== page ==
Guntersville Offers Big Bass through Various Patterns

Published on 10-07-2021

Guntersville Offers Big Bass through Various Patterns

By Pete Robbins

As anglers descend upon Alabama’s Lake Guntersville for the upcoming Big Bass Tour event, unanimous wisdom tells us that it will take a big fish to win not just the overall first prize, but hourly top honors as well. After all, this is one of America’s most famous tournament venues for good reason – despite heavy pressure, the abundance of grass and great bass genetics mean that this lake is just about always on fire. What people don’t agree about is how to catch them.

Veteran tour pro Justin Lucas, who moved from California to Guntersville’s shores as part of a mass migration of top level anglers, said he’d have three rods on the deck: One for flipping, one for frogging, and one for some sort of big swimbait or glide bait.

“I’d need something big to get the attention of a single big bass,” he explained, but noted that he’d expect anywhere along a 25 mile stretch of lake, from the dam to the BB Comer Bridge, to be capable of producing the winner. “The frogging and flipping would be grass related, anywhere you can find good milfoil and hydrilla. For the big swimbait bite, I’d look to clearer areas off the main river in a creek.”

He noted that prime areas will likely be crowded with other anglers for good reason, so he’d work in practice to find smaller stretches that produce multiple bites. Then he’d maximize his time during the competition days on those areas. “Cover water and try to keep your bait in fresh water,” he said.

While he doesn’t know exactly where he’d flip, he knows what bait he’d be punching: A Berkley MaxScent Creature Hawg in Green Pumpkin or Black and Blue, with a 1 ounce or even up to a 1 ½ ounce weight. His favorite flipping rod these days is an Abu-Garcia 7’11” extra-heavy Fantasista X, paired with a Revo Rocket spooled up with 65lb. test Berkley X9 Braid.

The past four years’ BBT fall events on Guntersville have been remarkably consistent in terms of weights. Only once has a bass smaller than 6 pounds squeaked into the overall top ten. Only once has a fish under 8 pounds taken overall top honors, and then it was a still-hefty 7.66. Paying attention to the Live Leaderboard is critical because hundreds or even thousands of dollars depend on good decision-making Lucas said that even if he was just aiming for an hourly prize, which might take a 4 or 5 pounder to accomplish, he’d still use the same techniques in the same area.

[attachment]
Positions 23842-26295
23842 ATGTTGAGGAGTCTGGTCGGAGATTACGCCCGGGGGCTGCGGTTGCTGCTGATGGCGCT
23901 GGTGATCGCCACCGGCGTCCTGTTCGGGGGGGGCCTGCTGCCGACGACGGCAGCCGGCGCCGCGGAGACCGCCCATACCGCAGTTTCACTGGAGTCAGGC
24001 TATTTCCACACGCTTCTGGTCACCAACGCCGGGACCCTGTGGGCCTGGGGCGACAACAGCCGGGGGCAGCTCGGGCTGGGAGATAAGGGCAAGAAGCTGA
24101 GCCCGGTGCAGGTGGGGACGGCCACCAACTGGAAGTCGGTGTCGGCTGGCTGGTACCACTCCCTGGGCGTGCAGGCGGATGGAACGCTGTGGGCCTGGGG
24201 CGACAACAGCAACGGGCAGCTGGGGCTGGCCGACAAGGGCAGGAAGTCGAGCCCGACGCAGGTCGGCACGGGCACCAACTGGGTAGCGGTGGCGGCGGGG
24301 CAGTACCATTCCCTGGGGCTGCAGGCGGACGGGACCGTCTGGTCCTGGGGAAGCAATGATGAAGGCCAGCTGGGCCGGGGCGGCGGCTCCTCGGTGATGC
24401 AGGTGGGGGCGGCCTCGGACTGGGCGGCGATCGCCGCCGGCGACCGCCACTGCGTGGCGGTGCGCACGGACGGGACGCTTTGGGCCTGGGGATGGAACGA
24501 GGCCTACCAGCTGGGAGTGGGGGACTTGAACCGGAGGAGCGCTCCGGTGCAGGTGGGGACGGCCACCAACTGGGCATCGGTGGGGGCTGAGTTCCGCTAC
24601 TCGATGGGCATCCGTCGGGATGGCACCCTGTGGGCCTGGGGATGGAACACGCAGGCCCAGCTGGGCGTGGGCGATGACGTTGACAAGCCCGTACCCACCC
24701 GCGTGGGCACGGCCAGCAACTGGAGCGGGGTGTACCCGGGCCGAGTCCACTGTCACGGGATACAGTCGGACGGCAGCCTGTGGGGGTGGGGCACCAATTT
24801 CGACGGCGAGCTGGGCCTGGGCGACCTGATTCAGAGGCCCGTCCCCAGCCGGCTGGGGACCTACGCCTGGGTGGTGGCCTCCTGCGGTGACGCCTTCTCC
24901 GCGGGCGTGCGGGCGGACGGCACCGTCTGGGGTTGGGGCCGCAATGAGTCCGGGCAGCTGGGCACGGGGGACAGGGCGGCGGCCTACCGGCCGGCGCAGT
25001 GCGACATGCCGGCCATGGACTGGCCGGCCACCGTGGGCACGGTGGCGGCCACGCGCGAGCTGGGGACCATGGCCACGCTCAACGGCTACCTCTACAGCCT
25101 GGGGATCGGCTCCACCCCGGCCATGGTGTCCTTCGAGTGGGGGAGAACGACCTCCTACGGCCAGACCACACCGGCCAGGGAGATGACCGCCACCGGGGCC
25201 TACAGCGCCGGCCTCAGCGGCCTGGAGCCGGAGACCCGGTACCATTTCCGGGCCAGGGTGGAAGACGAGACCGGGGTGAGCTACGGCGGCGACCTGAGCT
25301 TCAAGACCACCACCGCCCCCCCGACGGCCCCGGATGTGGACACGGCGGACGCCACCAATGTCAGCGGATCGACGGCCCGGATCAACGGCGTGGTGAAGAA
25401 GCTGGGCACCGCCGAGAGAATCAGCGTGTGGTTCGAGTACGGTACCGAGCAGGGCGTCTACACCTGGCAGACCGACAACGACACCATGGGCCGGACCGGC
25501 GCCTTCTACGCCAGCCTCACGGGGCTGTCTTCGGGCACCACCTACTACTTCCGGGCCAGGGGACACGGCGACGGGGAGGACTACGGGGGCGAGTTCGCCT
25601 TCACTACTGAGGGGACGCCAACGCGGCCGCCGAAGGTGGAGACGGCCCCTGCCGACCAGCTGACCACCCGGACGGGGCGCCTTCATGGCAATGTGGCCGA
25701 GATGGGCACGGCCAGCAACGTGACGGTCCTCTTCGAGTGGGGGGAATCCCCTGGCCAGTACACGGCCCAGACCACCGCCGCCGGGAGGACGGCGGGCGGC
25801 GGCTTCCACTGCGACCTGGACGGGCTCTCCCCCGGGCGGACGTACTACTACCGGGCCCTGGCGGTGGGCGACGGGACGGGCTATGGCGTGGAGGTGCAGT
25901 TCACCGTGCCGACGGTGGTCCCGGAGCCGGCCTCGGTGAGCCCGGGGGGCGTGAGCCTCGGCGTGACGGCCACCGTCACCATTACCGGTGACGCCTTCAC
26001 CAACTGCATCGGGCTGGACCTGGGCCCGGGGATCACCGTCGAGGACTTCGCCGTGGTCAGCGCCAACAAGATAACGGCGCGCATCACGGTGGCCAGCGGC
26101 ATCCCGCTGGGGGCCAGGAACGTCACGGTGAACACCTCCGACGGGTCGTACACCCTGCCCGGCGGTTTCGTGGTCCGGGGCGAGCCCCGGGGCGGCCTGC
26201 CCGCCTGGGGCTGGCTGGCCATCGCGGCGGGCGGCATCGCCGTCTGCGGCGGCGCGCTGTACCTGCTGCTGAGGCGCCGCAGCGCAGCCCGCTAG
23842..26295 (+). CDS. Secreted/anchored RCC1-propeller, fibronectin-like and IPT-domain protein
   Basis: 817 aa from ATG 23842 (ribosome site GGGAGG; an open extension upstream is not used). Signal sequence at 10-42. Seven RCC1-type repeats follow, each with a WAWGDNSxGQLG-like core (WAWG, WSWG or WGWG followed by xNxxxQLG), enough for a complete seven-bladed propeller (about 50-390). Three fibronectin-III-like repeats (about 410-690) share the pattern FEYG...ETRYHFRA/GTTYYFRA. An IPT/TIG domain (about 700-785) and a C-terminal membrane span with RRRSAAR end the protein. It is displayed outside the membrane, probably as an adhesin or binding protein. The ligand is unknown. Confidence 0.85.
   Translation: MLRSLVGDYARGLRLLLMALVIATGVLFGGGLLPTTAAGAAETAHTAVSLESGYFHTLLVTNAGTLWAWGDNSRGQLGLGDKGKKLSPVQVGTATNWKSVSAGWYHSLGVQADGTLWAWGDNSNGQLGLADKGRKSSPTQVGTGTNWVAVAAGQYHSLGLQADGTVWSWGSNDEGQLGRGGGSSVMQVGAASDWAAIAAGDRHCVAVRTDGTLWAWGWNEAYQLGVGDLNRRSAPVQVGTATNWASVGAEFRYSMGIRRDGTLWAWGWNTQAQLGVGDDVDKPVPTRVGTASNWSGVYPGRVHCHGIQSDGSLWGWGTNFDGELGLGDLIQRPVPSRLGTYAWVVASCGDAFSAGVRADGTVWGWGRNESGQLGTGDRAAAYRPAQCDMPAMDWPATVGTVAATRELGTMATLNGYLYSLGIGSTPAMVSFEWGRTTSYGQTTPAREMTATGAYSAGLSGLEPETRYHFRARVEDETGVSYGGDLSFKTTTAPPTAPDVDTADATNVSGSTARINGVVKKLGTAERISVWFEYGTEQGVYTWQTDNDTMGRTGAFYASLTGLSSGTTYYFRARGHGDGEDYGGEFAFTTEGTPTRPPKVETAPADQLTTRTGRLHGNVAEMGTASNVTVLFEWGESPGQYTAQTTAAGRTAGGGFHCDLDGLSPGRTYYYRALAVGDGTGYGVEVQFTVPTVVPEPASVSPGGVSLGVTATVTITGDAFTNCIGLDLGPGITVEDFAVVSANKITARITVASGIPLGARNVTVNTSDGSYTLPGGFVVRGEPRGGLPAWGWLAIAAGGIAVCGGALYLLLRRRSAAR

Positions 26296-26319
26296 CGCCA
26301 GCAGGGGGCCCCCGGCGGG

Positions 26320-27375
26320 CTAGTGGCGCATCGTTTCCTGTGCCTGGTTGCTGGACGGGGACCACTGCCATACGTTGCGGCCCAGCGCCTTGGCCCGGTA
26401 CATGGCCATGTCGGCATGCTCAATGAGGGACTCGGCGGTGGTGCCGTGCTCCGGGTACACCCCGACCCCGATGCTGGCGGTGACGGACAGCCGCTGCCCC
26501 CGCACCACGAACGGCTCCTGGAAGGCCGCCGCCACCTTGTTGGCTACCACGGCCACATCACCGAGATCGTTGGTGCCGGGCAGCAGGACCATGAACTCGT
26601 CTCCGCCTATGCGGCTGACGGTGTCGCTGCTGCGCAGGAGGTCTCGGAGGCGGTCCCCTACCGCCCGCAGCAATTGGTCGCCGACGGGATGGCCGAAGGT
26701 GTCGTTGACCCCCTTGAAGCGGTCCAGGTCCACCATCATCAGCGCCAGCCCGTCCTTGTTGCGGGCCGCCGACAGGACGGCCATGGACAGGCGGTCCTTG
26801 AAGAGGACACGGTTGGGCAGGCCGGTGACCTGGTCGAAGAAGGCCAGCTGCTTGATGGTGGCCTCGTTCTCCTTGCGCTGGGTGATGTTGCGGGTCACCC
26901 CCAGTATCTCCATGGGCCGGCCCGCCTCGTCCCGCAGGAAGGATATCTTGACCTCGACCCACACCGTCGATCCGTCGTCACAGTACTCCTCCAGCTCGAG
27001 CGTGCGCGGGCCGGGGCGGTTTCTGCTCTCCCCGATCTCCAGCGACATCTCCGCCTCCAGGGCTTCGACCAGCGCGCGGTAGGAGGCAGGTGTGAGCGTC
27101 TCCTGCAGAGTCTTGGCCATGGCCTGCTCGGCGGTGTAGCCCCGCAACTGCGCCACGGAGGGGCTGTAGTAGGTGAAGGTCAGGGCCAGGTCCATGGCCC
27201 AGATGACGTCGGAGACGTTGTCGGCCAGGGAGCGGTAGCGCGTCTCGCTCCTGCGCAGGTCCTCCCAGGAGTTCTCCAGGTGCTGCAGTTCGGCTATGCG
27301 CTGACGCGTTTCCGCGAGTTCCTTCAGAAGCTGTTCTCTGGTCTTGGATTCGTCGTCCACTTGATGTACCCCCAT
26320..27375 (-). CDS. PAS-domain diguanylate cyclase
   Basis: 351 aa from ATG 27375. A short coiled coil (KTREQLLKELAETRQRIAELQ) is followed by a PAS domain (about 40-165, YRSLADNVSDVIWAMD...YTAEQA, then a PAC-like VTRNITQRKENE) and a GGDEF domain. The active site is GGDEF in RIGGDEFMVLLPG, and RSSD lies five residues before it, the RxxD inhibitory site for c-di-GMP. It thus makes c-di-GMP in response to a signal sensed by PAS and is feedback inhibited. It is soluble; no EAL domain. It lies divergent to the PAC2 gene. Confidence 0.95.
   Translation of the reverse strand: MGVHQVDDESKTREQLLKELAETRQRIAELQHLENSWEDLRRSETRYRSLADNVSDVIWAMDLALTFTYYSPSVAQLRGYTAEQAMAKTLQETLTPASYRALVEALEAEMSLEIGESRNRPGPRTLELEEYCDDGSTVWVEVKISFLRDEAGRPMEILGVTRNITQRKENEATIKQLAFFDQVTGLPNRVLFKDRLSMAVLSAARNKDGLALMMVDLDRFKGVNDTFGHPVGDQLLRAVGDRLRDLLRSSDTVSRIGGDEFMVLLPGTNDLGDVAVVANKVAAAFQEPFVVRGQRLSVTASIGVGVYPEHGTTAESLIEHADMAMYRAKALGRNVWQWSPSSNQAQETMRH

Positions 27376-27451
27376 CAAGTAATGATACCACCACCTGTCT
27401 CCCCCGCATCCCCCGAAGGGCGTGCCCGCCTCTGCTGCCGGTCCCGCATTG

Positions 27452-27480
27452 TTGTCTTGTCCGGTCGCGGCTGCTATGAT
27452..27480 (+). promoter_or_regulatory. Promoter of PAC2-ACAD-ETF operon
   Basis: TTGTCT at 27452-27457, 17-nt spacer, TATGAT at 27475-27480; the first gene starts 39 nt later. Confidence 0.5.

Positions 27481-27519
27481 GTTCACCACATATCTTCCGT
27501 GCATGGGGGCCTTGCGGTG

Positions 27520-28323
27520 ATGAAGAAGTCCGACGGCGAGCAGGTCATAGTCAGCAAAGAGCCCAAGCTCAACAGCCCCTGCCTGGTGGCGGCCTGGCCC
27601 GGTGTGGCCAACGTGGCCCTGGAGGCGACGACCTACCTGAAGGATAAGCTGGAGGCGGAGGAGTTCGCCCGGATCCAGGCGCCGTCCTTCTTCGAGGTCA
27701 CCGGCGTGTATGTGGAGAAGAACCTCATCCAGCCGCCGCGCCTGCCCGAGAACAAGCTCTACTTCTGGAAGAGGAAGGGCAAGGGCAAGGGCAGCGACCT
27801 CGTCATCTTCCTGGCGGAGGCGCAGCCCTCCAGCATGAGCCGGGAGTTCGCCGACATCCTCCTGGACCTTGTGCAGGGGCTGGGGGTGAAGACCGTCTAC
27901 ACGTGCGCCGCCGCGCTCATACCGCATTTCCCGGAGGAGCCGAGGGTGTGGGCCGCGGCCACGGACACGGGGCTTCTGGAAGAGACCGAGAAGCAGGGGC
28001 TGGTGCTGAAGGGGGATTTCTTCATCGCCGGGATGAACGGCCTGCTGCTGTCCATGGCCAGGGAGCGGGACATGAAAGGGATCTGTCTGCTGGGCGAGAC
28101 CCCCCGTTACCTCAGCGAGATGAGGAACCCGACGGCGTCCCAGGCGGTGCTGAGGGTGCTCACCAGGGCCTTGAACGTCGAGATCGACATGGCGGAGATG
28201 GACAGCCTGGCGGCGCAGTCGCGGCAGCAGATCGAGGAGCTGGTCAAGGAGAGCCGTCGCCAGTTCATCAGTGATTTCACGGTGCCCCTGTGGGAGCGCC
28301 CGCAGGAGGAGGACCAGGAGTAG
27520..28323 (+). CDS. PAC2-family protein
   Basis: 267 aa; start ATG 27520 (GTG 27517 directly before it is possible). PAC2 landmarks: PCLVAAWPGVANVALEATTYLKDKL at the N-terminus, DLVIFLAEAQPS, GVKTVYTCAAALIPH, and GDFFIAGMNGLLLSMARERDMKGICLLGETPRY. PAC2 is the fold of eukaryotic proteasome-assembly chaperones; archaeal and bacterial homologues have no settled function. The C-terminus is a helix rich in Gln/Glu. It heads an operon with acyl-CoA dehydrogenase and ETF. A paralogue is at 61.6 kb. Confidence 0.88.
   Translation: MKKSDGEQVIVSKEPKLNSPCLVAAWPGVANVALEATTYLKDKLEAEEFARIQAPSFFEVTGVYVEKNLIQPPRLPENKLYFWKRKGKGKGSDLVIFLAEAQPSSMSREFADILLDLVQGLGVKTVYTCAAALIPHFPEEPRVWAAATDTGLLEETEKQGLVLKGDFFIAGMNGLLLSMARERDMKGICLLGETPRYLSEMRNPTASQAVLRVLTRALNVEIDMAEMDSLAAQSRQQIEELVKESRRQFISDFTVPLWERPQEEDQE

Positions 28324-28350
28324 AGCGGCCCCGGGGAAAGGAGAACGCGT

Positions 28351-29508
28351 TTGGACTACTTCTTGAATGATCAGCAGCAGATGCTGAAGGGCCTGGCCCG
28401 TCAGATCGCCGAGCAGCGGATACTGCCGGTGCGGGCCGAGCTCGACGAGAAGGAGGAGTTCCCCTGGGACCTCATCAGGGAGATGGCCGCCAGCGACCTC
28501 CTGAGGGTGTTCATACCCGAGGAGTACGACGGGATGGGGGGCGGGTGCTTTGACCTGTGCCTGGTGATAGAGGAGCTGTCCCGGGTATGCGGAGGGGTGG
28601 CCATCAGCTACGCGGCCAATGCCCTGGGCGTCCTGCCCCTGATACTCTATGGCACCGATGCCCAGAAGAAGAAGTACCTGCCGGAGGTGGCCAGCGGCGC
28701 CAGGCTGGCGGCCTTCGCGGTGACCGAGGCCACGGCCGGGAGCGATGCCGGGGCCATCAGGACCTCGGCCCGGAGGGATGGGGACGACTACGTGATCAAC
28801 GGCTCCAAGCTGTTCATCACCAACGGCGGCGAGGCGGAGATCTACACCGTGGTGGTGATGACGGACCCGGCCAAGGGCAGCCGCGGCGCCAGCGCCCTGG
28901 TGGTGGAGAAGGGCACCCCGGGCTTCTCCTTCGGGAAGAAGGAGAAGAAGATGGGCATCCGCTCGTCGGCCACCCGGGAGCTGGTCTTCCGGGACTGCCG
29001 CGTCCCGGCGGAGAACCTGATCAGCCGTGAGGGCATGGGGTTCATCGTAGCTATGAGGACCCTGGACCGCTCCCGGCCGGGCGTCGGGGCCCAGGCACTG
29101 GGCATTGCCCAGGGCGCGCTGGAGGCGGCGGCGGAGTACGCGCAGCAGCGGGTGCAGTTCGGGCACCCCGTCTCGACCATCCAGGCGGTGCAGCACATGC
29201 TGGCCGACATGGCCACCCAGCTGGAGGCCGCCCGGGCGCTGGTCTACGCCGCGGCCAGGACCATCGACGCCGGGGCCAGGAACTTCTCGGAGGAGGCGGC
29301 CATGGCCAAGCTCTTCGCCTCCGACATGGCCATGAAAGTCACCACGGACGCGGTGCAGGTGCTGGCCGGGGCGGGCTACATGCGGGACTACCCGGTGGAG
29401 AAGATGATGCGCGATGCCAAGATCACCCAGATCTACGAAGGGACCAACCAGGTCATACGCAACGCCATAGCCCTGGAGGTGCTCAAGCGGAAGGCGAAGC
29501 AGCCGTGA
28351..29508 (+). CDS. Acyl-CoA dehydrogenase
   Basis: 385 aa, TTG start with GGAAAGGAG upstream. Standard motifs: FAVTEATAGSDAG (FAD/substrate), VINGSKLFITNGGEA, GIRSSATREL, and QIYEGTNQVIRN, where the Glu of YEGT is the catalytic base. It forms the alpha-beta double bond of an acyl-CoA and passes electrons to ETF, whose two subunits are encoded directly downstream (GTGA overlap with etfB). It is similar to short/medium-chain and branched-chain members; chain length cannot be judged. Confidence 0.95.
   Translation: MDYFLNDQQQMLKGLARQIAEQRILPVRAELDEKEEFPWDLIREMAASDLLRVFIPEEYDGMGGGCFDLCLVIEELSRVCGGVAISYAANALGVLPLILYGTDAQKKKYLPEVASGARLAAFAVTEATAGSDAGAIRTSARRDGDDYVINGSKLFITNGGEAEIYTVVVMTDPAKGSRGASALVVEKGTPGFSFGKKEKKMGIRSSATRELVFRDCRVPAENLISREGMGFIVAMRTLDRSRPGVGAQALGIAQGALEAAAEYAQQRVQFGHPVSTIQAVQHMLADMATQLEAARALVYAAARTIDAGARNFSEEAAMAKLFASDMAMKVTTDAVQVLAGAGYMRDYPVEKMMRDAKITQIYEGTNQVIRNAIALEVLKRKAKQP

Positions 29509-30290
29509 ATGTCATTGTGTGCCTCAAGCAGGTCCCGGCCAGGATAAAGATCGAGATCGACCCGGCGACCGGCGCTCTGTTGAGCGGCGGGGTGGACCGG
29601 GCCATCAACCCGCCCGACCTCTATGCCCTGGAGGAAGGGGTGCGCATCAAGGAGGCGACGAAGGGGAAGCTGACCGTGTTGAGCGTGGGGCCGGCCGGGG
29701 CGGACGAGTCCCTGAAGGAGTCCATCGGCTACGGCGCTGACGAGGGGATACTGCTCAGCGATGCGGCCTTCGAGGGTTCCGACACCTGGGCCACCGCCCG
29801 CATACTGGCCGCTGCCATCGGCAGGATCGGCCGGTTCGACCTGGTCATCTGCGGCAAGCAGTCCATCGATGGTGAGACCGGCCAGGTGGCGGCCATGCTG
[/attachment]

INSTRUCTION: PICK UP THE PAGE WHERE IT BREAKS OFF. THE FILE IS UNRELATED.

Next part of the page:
Local hammer Lonnie Cochran likewise believes that a frog could play a huge role at the top of the BBT leaderboard. Accordingly, he’d spend a lot of time idling around key grass lines looking for “mats with blow holes in them.” He also might spend some time with an Alabama Rig. His ultimate big fish producer, however, is the Berkley Frittside Crankbait, including the smallest versions.

“All of the bait they’re feeding on is little,” he said. “That’s why on the A-Rig we’re using 3-inch Berkley swimbaits. But the best thing right now for matching the hatch is the Berkley Frittside Jr. I throw it on 15 lb. test X9 Braid with a 10 lb. test fluorocarbon leader. Morning Dawn has been really good for us, but the Kentucky Blue pattern is the deal, one of the best they’ve ever made.” He said that the reason the Frittside, in all of its permutations, is so good is because it fishes like a balsa bait, just with more consistency.

“It has a tight wiggle but doesn’t float up really fast,” he added. “It doesn’t suspend. It floats up real slow. Crank it down, sweep your rod, and that’ll create a pause. Eighty five percent of the strikes come on the pause.”

The varied presentations in play should spread the competition out and provide a wide swath of anglers with a chance to win. Just be sure to bring your “A Game” to this one, because no matter how generous she’s being, The Big G will still require big weights to take home top prizes.